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The King's Speech: A must-see film
The king'sspeech, or rather, stammer
The nineteen twenties and thirties were hard for Britain. The First World War was still fresh in most people's memory and there were further hardships and troubles to come.
The political rumblings coming from Europe became increasingly alarming. Gradually people were beginning to realise that another war was very possibly on the horizon.
In addition to this the Royal Family, whose duty is was to set an example to the country, was in itself in disarray.
King George V was on the throne and he and his family were the first royals to be a part of national radio broadcasting. The king gave excellent speeches as did his eldest son (and heir) Edward. Second son Bertie however, had a bad stammer.
This caused him pain and embarrassment whenever he was expected to speak in public.
Bertie's young wife was a charming woman. (You may remember her as the much-loved Queen Mother. The couple were the parents of our present queen.) She was determined to help her husband through the traumatic times he suffered through every time he had to speak in public. She was determined to solve the problem.
A royal upheaval
This problem came to the fore when the old king died and Bertie's elder brother ascended to the throne as Edward VIII. It soon became obvious that Edward was deeply in love with an American divorced woman, Wallis Simpson, and what became known as the abdication crisis began.
When Edward ultimately decided that he would give up the throne in order to marry Mrs Simpson, Bertie and Elizabeth became the king and queen of England. He was crowned as George VI.
Bertie had tried conventional speech therapists. Nothing had worked. However, Lionel Logue, an Australian therapist, was the person who finally cured Bertie's problems so that in future, he could address the nation with confidence. The film suggests a slightly different timeline to reality but nevertheless it shows the wonderful work he did creating a king who had previously been crippled by his speech problem into a confident speaker and ruler.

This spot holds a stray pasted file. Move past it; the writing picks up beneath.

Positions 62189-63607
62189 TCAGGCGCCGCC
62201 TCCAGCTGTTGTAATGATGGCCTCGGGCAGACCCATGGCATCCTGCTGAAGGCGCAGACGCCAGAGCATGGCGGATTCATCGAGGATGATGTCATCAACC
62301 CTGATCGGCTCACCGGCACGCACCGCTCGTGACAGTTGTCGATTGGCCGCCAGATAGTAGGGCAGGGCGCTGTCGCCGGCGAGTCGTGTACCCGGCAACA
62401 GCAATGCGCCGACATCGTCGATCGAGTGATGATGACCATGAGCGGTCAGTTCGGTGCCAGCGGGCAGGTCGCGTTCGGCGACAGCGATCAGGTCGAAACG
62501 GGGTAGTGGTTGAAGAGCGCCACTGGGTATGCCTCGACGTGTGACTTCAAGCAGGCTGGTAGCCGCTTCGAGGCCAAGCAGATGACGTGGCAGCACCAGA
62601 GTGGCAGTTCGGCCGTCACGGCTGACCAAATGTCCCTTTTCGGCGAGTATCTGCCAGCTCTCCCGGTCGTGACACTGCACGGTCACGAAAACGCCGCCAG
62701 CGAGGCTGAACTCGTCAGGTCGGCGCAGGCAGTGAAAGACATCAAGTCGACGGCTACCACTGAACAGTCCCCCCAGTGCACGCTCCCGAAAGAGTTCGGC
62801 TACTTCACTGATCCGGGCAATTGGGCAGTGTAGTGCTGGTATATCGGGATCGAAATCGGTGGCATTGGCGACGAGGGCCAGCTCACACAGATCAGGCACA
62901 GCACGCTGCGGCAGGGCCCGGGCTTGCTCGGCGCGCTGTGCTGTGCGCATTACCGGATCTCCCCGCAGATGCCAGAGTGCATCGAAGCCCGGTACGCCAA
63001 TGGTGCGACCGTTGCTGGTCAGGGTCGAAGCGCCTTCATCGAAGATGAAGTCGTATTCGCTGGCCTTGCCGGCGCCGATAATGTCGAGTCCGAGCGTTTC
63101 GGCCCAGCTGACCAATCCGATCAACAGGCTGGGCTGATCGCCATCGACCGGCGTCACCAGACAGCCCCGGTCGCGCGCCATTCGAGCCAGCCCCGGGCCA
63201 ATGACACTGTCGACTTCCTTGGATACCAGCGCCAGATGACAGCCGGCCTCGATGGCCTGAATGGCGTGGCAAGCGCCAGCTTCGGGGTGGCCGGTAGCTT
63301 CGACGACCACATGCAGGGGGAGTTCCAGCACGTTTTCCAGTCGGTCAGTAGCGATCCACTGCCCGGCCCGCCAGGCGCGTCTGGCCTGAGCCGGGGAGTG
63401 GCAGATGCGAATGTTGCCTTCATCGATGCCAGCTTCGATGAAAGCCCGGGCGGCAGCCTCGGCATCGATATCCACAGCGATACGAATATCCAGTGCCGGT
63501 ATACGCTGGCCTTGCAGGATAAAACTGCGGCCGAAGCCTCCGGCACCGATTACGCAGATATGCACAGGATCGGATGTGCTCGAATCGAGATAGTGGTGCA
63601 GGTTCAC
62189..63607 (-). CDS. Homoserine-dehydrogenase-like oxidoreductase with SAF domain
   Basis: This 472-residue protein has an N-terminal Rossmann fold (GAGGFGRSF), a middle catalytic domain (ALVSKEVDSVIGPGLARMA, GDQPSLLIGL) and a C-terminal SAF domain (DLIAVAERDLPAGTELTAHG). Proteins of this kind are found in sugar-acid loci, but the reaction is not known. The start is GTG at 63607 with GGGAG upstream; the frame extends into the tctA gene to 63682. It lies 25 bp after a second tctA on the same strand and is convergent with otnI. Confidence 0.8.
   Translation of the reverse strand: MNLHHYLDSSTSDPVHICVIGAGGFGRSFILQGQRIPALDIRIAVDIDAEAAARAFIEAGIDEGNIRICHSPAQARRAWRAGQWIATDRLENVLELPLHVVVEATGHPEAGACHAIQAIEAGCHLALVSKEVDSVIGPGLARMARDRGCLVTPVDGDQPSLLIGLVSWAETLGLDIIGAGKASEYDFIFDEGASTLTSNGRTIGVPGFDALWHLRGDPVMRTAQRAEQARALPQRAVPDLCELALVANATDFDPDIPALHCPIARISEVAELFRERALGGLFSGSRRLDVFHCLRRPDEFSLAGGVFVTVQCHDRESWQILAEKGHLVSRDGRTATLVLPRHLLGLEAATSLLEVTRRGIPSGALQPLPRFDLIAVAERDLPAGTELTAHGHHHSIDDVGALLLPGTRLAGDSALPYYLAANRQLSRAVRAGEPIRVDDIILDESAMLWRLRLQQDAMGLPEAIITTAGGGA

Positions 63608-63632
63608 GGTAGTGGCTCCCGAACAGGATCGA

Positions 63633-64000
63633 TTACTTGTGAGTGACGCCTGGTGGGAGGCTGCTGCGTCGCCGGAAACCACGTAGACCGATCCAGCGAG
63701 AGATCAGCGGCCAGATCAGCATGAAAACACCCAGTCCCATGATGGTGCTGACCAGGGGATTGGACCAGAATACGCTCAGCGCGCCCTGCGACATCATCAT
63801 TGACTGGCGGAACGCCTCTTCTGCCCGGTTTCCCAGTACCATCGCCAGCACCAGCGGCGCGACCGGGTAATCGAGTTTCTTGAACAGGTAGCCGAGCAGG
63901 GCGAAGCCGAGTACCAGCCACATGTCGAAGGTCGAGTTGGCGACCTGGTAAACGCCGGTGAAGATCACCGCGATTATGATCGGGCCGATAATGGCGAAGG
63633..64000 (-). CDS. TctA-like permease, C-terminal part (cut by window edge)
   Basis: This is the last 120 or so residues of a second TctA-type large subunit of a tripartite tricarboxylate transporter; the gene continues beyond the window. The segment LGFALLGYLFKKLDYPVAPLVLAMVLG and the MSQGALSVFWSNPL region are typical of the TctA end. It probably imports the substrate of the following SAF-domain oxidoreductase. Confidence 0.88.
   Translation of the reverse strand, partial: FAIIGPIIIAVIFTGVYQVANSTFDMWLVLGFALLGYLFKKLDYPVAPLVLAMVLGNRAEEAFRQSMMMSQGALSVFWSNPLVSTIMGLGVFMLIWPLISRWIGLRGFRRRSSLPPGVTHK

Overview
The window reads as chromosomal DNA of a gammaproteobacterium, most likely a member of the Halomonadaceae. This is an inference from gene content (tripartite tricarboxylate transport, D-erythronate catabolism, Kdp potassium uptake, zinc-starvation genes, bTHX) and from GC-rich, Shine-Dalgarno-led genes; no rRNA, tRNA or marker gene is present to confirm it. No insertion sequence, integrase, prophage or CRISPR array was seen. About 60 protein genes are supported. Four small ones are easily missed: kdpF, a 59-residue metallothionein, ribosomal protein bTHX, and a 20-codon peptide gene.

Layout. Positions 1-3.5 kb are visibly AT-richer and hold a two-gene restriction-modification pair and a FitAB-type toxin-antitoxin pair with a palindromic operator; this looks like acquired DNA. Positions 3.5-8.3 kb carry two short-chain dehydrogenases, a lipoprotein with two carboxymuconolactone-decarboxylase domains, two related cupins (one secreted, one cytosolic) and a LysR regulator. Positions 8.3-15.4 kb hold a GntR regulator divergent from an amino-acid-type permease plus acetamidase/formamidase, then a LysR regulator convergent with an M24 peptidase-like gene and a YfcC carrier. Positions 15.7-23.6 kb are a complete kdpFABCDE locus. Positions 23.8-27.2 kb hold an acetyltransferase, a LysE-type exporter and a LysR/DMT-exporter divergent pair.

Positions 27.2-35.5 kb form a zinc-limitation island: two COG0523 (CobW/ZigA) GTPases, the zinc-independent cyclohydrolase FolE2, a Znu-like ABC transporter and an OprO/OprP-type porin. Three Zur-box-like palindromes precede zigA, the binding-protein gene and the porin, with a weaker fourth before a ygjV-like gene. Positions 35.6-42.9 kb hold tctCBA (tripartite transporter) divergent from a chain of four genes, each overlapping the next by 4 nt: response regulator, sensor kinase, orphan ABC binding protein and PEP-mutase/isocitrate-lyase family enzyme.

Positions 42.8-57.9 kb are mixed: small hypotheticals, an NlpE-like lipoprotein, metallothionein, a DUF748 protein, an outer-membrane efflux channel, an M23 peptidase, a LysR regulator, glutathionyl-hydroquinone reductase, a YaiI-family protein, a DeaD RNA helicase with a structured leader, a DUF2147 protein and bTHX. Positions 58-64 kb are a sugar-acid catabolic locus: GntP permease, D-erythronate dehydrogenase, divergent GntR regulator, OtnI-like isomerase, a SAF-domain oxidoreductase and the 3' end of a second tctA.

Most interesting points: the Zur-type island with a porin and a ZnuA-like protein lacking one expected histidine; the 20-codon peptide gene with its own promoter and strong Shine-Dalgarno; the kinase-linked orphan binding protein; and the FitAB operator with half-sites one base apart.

Why did the king stammer?
Many years ago, I had a friend who had the same problem.
He was sent to speech therapy classes. He told me that almost every other stammerer was male and that almost every one of them was left-handed.
It seems that Bertie was left-handed as a small child but, as was the practice in those days, he had been forced to write with his right hand. As a left-handed person myself, I resent the implication that we are somehow inferior :)
A wonderful addition to your DVD collection
We often enjoy re-watching this film. Maybe it's a sign of the times and maybe attention spans are dwindling, but I always appreciate seeing a great movie time and time again. This one never stales.
World War Two
The inevitable happened and war broke out. The nation needed a leader who could speak to them, encourage them and maintain their spirits and morale during the most difficult of times. The role of a monarch in wartime is to hold his people together.
Yet the king simply didn't have the ability - yet.
But on the other side of the coin, the Germans were led by a man who had a great gift for oratory, Adolf Hitler.
Hitler was many things, but there's no doubt that his stirring speeches roused the nation he led. The king had to compete with this.
The film's trailer gives you some idea of what to expect. It's a beautiful film in every way.
This, and the documentary shown above, will help you to understand even more about for Edward VIII had to struggle with his speech and how debilitating it was for him during the dawning days of world-wide broadcasting. This is a historically accurate version of the acclaimed movie.
You can learn more about the king and how he overcame his speech problem in this brilliant film. See the man who inspired the film and learn more. This is the man who never wanted - and never expected to be king. He is the father of the present queen.
© 2013 Jackie Jackson